Apple has delivered yet another clue the company is working on a wearable computing device, registering trademarks for an ‘iWatch’ in several countries.
Although earlier this week news broke Apple had trademarked the name ‘iWatch’ in Japan, new reports indicate similar applications have been made in countries including Mexico, Taiwan, Turkey and Colombia.
The trademark applications join a growing pile of evidence the company is working on a wearable computing device. Several weeks ago chief executive Tim Cook said at a conference in New York the company would be watching the wearable computing market with “great interest”.
He also took the opportunity to take a swipe at Google’s Glass product, saying he wasn’t sure how you could convince people to wear glasses if they didn’t have to.
Apple has applied for trademarks in product categories such as ‘computers’ and ‘personal digital assistants’.
Applications for trademarks are an expensive process. While Apple is known for patenting ideas and never using them, actually registering for trademarks is a slightly more serious step.
But Apple isn’t likely to apply for the trademark in the United States – at least, not yet. The country is the only one which requires a company to actually have proof of an existing, working product before a trademark can become available.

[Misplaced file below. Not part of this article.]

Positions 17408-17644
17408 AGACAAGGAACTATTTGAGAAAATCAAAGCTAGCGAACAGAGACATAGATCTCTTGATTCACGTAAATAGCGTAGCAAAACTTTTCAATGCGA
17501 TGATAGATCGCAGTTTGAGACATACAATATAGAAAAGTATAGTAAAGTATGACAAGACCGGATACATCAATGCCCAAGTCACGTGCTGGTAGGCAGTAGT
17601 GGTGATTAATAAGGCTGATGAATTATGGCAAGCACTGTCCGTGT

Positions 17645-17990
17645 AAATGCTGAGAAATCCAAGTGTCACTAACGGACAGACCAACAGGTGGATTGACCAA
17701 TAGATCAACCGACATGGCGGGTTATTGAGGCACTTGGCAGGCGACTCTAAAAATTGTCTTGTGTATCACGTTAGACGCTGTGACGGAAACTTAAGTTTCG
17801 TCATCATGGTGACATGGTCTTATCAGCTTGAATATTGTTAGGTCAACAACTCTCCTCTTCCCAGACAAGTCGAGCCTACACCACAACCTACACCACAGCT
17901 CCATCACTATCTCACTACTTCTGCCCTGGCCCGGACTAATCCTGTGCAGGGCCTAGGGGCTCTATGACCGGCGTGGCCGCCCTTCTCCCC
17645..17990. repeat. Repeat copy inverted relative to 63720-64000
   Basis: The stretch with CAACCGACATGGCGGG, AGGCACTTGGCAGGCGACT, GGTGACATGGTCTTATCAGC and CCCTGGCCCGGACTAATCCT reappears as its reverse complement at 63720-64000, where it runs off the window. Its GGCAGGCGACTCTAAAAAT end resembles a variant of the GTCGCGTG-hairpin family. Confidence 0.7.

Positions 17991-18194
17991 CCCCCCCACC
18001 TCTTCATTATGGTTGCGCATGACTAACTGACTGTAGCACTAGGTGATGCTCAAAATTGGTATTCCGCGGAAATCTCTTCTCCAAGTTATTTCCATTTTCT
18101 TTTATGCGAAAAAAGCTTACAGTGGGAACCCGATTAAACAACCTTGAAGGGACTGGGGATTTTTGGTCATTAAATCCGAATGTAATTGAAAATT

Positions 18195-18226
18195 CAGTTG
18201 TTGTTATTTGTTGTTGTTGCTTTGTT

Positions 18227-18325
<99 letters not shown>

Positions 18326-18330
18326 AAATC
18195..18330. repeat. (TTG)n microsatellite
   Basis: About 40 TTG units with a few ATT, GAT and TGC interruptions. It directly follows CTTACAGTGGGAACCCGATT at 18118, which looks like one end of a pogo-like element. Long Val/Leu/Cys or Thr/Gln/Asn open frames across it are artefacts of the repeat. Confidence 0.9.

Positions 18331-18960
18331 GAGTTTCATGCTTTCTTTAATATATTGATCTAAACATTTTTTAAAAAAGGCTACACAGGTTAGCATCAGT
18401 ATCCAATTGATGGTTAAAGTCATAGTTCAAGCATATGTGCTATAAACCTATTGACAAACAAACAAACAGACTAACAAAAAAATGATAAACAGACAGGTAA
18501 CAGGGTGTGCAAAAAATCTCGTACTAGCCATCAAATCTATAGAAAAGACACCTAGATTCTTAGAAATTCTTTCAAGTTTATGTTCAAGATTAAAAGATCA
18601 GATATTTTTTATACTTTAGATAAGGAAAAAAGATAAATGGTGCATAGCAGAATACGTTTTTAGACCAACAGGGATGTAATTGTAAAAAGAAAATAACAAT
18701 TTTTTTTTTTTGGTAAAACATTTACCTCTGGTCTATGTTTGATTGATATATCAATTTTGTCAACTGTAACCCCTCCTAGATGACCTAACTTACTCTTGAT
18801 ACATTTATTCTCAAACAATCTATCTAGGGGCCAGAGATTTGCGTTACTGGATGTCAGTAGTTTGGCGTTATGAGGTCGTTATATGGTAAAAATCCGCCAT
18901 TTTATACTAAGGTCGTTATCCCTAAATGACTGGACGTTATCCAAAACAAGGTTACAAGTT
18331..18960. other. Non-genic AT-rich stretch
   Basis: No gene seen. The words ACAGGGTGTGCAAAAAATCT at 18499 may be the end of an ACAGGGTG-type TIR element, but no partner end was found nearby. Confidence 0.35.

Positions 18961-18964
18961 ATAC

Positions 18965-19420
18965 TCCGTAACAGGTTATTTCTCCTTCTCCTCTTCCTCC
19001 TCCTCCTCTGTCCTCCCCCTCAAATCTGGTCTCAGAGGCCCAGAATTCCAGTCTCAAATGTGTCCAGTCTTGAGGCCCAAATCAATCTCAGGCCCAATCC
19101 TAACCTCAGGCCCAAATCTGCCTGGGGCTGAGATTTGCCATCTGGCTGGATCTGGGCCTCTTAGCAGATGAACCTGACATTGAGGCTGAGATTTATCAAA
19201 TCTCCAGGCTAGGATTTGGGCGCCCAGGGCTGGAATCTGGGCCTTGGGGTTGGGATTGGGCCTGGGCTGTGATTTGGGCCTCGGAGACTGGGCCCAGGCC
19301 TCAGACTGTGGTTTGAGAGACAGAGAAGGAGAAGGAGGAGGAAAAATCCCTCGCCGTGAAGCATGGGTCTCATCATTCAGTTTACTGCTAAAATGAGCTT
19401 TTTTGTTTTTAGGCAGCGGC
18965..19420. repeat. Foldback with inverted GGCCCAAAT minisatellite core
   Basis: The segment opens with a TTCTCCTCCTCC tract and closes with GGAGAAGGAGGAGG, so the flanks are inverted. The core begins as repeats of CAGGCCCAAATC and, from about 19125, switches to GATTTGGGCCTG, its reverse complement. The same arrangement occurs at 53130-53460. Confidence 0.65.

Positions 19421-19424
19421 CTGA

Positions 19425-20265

There is certainly growing proof that this product will become a reality. Earlier this year, The New York Times reported the project was underway.
Bruce Thomas, the director of the Wearable Computer Lab at the University of South Australia, told SmartCompany this morning wearable computing devices have been around for years. Their sudden popularity in the mainstream is due to a need to make technology less disruptive of social interaction.
“We use a term called ‘social weight’ – how much does tech interrupt social interaction?
“The idea is that taking your phone out has a much larger ‘social weight’ than looking at a wristwatch.
“I see the integration of technology into clothes and garments is a way for people to stay connected, but not be as disruptive.”